Wednesday, February 27, 2013

Pet Health Tip #3 Puppy Hair Loss

There are a several different underlying causes of hair loss in puppies.  I am only going to address a few of them.

Patchy hair loss with associated pruritus (itchiness):  The most common cause for patchy hair loss is fleas.  However, it can also be caused by the Sarcoptes mites.  This is often referred to as “Sarcoptic Mange.”  Infestation with Sarcoptes mites causes severe pruritus.  The puppies will scratch constantly.  Because of the constant scratching, and the damage that it does, the puppies often develop a bacterial skin infection.  These puppies will have red, crusty skin lesions in addition to the hair loss.  Sarcoptes mites live on the skin, and treatment is usually topical.  However, due to the skin infection, the puppies may also need to take antibiotics.  Sarcoptes mites easily transfer to other pets and can cause itchiness in people as well.  They don’t infest humans, meaning they don’t set up permanent residence on our skin.  However, they will bite us if given the chance.

Patchy hair loss without pruritus:  There are two common causes for these symptoms in puppies.  The first is ringworm (See #13 Ringworm for details).  The second common cause is another mite called Demodex, often referred to as “Demodectic Mange.”  These mites live in the skin.  They do not typically cause pruritus, so the puppies don’t usually scratch.  The treatment for demodectic mange is oral and usually requires a long treatment therapy.

Demodectic mange is not contagious to other pets or people.  The puppies actually obtain the mite from their mother, during nursing.  In addition, there is a genetic component that determines whether or not the animal will have any symptoms associated with the infestation.

In conclusion, several underlying factors cause puppy hair loss.  Therefore, it is important to consult your veterinarian for a specific diagnosis and treatment options.

Wednesday, February 20, 2013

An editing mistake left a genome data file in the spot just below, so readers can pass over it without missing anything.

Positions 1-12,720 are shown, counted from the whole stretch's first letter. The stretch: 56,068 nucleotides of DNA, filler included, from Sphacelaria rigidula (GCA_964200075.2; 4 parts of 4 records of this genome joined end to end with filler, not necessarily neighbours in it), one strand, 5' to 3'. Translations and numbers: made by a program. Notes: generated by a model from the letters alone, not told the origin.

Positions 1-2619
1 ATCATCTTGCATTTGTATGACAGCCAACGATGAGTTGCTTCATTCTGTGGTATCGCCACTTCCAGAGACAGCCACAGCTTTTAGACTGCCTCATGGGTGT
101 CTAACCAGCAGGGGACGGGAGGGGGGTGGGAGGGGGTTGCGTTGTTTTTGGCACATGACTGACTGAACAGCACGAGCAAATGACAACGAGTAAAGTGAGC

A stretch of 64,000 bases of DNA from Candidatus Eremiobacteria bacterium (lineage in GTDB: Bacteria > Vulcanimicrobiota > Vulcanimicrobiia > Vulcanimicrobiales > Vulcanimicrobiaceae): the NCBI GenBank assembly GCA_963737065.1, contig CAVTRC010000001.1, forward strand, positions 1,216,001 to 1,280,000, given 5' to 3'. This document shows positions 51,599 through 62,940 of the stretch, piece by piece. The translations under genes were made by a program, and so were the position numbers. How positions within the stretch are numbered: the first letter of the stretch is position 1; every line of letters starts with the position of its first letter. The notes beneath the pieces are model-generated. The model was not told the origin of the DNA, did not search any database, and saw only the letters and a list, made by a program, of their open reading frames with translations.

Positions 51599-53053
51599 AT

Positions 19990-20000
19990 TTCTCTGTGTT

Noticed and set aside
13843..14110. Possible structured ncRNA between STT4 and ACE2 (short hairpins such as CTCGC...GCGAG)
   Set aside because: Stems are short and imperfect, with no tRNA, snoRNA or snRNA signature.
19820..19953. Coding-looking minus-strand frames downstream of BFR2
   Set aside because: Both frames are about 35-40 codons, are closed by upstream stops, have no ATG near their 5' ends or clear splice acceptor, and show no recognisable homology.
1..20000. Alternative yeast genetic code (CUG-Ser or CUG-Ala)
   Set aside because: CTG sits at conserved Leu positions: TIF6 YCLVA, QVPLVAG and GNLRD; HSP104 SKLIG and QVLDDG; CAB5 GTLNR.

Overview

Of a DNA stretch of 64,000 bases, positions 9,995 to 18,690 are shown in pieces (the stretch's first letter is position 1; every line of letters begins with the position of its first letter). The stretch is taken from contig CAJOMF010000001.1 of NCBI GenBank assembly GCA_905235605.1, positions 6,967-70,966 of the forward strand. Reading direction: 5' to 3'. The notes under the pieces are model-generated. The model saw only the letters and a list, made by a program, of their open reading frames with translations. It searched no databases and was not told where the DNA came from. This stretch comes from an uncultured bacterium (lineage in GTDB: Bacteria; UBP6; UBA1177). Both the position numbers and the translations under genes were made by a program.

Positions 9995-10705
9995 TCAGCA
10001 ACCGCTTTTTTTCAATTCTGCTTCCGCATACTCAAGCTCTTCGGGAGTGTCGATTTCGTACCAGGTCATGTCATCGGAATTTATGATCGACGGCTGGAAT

MaMa's Book Corner review of THE RESCUE TEAM


Ellie is shocked and confused when her owners leave her at the animal shelter. Feeling abandoned and unloved, Ellie spends her days staring vacantly through the gate of her pen. Ellie’s life changes when she is finally adopted by a compassionate woman named Anne. Ellie and Anne form an unbreakable bond of love and friendship. A thunderstorm drives Toby, a young frightened kitten, to Anne’s porch. Anne and Ellie immediately welcome him into their family. One night, they hear an emergency broadcast announcement that a little girl is missing in the woods near their home. Anne, Ellie, and Toby join in the search to find her, and an incredible rescue team is formed. The team will be called upon again when a tornado tears through their town. Will they find any survivors?

My Thoughts:

Ellie the dog feels abandoned when she gets left at the animal shelter by her owners, but is eventually adopted by a caring woman named Anne. Ellie absolutely loves her new owner and her new life. One night, during a thunderstorm, a scared kitten named Toby ends up at their house and he is also welcomed into the family. Ellie and Toby become a very successful search and rescue team.

I thought this was a really cute story! I really liked how loving Anne was. She reminded me of myself because I'm always wanting to bring home homeless animals and people. *hehe* She made these animals feel loved and wanted and that was wonderful. Even though people and animals thought it was strange that a cat and a dog could be a rescue team and doubted them, the pair never gave up and were repeatedly heroes. I think this book really reminds children to be loving, caring, and to be appreciative for what and who they have. My hope is that every child feels wanted in their life. If everyone tried to be a little more like Anne, this world would be a much better place. I definitely recommend this book for the kiddos in your life.

Pet Health Tip #2- Puppy Vaccines